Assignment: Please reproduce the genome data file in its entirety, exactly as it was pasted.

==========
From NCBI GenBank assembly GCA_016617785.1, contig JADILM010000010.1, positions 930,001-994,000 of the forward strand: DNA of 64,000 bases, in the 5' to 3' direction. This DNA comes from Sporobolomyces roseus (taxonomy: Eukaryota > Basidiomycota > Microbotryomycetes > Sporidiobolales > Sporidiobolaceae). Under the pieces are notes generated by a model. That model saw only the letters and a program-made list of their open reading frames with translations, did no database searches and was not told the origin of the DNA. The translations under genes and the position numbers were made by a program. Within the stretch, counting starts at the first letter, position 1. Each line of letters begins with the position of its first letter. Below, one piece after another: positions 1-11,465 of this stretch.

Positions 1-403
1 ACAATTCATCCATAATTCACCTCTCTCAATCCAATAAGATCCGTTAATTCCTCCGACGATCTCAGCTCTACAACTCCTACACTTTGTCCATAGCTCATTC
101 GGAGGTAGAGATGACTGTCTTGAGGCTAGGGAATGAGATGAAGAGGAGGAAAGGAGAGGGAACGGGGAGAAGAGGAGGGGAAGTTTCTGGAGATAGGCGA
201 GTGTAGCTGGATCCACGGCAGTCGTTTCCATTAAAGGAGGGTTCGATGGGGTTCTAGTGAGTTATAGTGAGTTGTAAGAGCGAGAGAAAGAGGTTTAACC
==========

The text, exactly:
From NCBI GenBank assembly GCA_016617785.1, contig JADILM010000010.1, positions 930,001-994,000 of the forward strand: DNA of 64,000 bases, in the 5' to 3' direction. This DNA comes from Sporobolomyces roseus (taxonomy: Eukaryota > Basidiomycota > Microbotryomycetes > Sporidiobolales > Sporidiobolaceae). Under the pieces are notes generated by a model. That model saw only the letters and a program-made list of their open reading frames with translations, did no database searches and was not told the origin of the DNA. The translations under genes and the position numbers were made by a program. Within the stretch, counting starts at the first letter, position 1. Each line of letters begins with the position of its first letter. Below, one piece after another: positions 1-11,465 of this stretch.

Positions 1-403
1 ACAATTCATCCATAATTCACCTCTCTCAATCCAATAAGATCCGTTAATTCCTCCGACGATCTCAGCTCTACAACTCCTACACTTTGTCCATAGCTCATTC
101 GGAGGTAGAGATGACTGTCTTGAGGCTAGGGAATGAGATGAAGAGGAGGAAAGGAGAGGGAACGGGGAGAAGAGGAGGGGAAGTTTCTGGAGATAGGCGA
201 GTGTAGCTGGATCCACGGCAGTCGTTTCCATTAAAGGAGGGTTCGATGGGGTTCTAGTGAGTTATAGTGAGTTGTAAGAGCGAGAGAAAGAGGTTTAACC